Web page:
Sep 12, 2022 - Technology

Interview: Ubisoft CEO on company’s scandals and attempts to reform

Photo Illustration of Ubisoft CEO, Yves Guillemot, with abstract shapes.

Photo illustration: Allie Carl/Axios. Photo: Stephen Totilo

PARIS — Ubisoft CEO Yves Guillemot tells Axios that company reform in the wake of workplace misconduct scandals, that demoralized employees and had some players talking boycott, “has been my main focus for the past two years.”

Why it matters: Guillemot is testing the premise that a boss during bad times can also effectively deliver reform.

  • “I think we are a very good company and we had problems, we solved them and the goal is to be again the best place,” Guillemot says, acknowledging the hit to the company’s reputation in recent years.
  • Asked if Ubisoft would support a recent call for employees in its large Canadian studios to unionize, he says: “It's really up to the people to decide.”

Catch up quick: Since the summer of 2020, the publisher of Assassin’s Creed and Just Dance has faced allegations of sexual misconduct and toxic management at multiple Ubisoft studios.

  • Several top managers accused of misconduct soon exited the company, though with little official acknowledgment as to why.
  • In statements since, Guillemot and other Ubisoft leaders have pointed to transformations to the company’s HR system, increased initiatives around diversity and inclusion, and the further review of worker complaints as signs of meaningful change.
  • While Guillemot has recently avoided talking to reporters, skepticism about the changes has risen. Most prominently, a worker collective called A Better Ubisoft complained of “minimal” progress.

In Paris, last week, Guillemot opened up some during an interview with Axios, where he sat near a table topped with chocolate bars, the CEO’s favorite snack.

  • Guillemot had just completed a two-hour presentation to the press alongside other Ubisoft executives, promoting a vision for the company to marshal its more than 20,000 worldwide employees, capitalize on a recent €300 million investment from Tencent and expand its Assassin’s Creed, Far Cry and Tom Clancy game franchises.
  • During his speech, he praised his workforce, admitted “we stumbled” over workplace issues but also noted that the company has hired 4,000 people in the past year, including 600 people who had worked at Ubisoft before.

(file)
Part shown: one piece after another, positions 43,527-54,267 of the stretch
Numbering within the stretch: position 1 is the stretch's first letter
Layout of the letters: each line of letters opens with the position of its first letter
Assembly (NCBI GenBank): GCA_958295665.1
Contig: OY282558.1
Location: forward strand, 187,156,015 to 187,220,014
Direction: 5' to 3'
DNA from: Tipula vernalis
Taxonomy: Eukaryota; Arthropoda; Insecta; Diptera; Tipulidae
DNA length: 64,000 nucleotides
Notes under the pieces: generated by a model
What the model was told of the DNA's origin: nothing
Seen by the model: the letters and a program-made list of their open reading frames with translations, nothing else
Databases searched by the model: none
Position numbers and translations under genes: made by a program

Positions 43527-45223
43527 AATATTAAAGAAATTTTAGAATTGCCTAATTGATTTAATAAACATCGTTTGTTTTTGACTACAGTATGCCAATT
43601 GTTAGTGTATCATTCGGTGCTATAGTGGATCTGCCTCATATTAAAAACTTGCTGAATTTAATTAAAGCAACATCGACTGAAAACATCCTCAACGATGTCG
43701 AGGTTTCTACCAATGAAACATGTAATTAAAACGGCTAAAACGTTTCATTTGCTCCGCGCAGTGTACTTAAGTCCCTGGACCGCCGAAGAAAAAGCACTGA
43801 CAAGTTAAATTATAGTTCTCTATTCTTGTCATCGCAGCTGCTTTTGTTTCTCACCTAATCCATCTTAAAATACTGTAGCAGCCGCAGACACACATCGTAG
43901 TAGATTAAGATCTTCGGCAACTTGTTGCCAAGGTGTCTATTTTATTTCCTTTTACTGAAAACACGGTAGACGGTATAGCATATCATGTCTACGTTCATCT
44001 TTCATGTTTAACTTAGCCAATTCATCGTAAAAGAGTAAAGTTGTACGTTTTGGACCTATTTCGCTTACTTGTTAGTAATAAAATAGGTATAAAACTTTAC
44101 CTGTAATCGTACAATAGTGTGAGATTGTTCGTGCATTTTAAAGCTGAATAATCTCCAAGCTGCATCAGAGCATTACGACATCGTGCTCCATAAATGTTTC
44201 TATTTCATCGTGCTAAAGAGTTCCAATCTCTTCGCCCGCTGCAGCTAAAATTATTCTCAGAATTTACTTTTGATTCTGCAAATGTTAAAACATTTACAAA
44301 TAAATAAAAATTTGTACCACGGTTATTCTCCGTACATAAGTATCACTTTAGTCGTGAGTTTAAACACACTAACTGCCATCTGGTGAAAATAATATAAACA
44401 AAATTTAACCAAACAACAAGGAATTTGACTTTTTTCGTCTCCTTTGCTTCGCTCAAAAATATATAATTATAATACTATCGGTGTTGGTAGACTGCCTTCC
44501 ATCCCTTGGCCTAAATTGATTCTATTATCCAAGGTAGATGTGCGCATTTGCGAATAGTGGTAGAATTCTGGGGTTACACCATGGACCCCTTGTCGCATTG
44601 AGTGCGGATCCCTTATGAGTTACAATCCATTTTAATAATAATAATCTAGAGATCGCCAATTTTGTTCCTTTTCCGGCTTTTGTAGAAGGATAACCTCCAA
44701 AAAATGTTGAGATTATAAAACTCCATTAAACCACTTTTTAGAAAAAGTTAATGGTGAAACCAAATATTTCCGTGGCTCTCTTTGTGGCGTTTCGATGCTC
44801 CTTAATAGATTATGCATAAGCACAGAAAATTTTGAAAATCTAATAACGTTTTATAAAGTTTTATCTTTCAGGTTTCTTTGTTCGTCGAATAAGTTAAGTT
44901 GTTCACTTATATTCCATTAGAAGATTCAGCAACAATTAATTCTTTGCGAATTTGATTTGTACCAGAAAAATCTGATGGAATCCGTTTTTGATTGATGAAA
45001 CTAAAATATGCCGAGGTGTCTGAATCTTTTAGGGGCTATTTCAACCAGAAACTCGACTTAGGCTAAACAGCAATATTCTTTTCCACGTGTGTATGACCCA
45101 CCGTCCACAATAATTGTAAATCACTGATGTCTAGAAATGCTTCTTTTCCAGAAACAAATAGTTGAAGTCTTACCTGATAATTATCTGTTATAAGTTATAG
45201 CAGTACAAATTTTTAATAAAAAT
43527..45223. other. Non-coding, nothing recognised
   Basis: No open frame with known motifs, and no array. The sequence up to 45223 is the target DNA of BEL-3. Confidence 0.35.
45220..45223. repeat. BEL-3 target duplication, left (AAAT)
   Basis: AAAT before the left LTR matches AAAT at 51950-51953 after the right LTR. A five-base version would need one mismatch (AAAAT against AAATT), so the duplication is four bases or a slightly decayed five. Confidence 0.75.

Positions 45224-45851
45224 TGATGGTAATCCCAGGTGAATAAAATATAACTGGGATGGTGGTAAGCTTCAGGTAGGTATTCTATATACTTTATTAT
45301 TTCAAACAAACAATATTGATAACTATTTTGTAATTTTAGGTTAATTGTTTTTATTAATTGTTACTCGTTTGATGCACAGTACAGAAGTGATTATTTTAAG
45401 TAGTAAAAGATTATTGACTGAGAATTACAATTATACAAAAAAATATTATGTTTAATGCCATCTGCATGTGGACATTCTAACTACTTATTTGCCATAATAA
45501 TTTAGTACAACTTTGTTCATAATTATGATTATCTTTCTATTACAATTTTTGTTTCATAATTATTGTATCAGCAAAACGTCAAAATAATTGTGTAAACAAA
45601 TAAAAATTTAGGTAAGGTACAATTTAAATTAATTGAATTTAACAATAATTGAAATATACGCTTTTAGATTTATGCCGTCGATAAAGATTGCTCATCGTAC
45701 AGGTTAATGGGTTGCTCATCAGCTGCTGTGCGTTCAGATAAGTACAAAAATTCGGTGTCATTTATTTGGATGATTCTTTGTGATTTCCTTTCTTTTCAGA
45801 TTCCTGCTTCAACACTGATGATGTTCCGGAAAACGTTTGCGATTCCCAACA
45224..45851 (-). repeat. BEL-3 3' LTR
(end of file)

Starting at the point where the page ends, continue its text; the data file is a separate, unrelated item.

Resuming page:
No one has accused Guillemot directly of misconduct. He says he felt betrayed in 2020 by those close to him, without naming names.

  • “You realize that things happened very close to you, that you wouldn't accept, had you known about them,” he tells Axios. “You're upset by the fact that it could happen and that you didn't see it.”
  • Any incredulity around Guillemot’s professed ignorance, heard from some current and former workers, stems from myriad allegations involving senior people — since departed from Ubisoft — in the same Paris HQ where the CEO works.
  • Guillemot says he’s taken measures to fill his purported blind spots: a dedicated HR team for the centralized “editorial” group and “regular” meetings with employee resource groups, “to help ensure I hear from more diverse voices within the company, including those who are not part of HQ leadership.”

Asked why this happened at his company, which Guillemot founded in 1986 with his brothers, he says: “We were not organized enough to detect the problems and resolve them.”

  • He floated that some problems emerged because of generational differences. “The company was running and there were ways things were done. And then there was a new young generation, coming [into the company] with different needs. And we had to adapt. I think we didn't adapt fast enough to what people expected and needed.”

Frustrated workers have called for more, including a greater voice in dealing with complaints and decision-making. In a group interview with the AC Sisterhood blog last week, three members of A Better Ubisoft said workers in more of Ubisoft’s globally distributed studios needed to unionize.

  • Guillemot noted that Ubisoft didn’t get in the way of the start of a worker union in its Swedish studios. (Legally, they had to allow it.)
  • He added: “The most important thing for us is to make sure that communication is as efficient as possible.”

Some leaders step down amid scandal, even when they are not directly implicated.

  • Guillemot responded to Axios’ questions about whether he considered resigning by saying: “The option was to fix it.”

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